Patricia Yarberry Allen, M.D. is a Gynecologist, Director of the New York Menopause Center, Clinical Assistant Professor of Obstetrics and Gynecology at Weill Cornell Medical College, and Assistant Attending Obstetrician and Gynecologist at New York-Presbyterian Hospital. She is a board certified fellow of the American College of Obstetrics and Gynecology. Dr. Allen is also a member of the Faculty Advisory Board and the Women’s Health Director of The Weill Cornell Community Clinic (WCCC). Dr. Allen was the recipient of the 2014 American Medical Women’s Association Presidential Award.

T he 2010 Academy Awards event seemed like such a tired brand. There was so little energy in the audience.  Each time the camera panned the faces, boredom was the most prevalent expression.  All dressed up and nowhere meaningful to be seemed to be the theme.

The advertisers knew their demographic.  Nothing there for anyone under 35…Hyundai cars, toilet paper, JC Penny with the occasional Mercedes and BMW ad.  The odd dance segment created for the music nominated for awards was another failed attempt to draw in anyone under 40.

The producers obviously recognize that this four-hour performance is a 20th-century anachronism. Valiant efforts to tie Old Hollywood glamour to last night’s event were just not enough.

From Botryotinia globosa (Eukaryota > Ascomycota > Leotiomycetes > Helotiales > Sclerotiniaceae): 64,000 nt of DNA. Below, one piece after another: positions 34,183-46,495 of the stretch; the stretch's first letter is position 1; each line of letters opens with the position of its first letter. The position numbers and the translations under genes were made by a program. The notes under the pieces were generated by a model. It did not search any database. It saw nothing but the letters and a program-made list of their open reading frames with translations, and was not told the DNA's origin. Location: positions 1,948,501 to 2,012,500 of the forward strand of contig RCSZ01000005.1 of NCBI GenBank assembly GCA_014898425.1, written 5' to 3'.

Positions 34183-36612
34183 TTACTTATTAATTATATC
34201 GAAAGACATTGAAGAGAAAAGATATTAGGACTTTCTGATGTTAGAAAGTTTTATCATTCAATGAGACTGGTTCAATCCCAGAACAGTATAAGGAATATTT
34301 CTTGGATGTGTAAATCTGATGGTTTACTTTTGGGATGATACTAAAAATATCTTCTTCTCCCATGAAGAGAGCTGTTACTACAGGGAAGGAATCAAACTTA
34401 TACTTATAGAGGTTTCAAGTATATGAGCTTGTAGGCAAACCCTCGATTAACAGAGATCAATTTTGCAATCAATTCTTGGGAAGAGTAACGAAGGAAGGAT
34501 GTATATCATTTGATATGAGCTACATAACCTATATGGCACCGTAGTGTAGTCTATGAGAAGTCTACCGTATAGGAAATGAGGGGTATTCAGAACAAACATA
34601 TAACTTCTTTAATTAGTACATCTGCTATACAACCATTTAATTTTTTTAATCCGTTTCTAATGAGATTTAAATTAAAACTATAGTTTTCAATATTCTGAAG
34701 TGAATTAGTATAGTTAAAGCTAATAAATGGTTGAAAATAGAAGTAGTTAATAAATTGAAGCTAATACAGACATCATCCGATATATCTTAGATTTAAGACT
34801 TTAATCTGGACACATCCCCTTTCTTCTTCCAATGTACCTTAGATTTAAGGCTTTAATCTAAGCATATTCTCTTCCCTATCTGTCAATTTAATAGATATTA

The Academy Awards needs to be two hours long. Only the Best Actor, Actress, Director, Film, Animation, Supporting Actor and Actress should be honored live.  Those other awards can be given at industry events after the televised program is over. Then those who want to speak can do so graciously without a hook.  A director’s body of work can be explored.  The back story of films can be told.

A shorter, more focused night would allow all the nominated films to be promoted much more heavily, increasing the box-office bottom line.

The film industry benefits.  The audience, both live and in their homes, will appreciate a focused interesting night.

We all want to save the Oscars.  Let’s not let it die a slow death.

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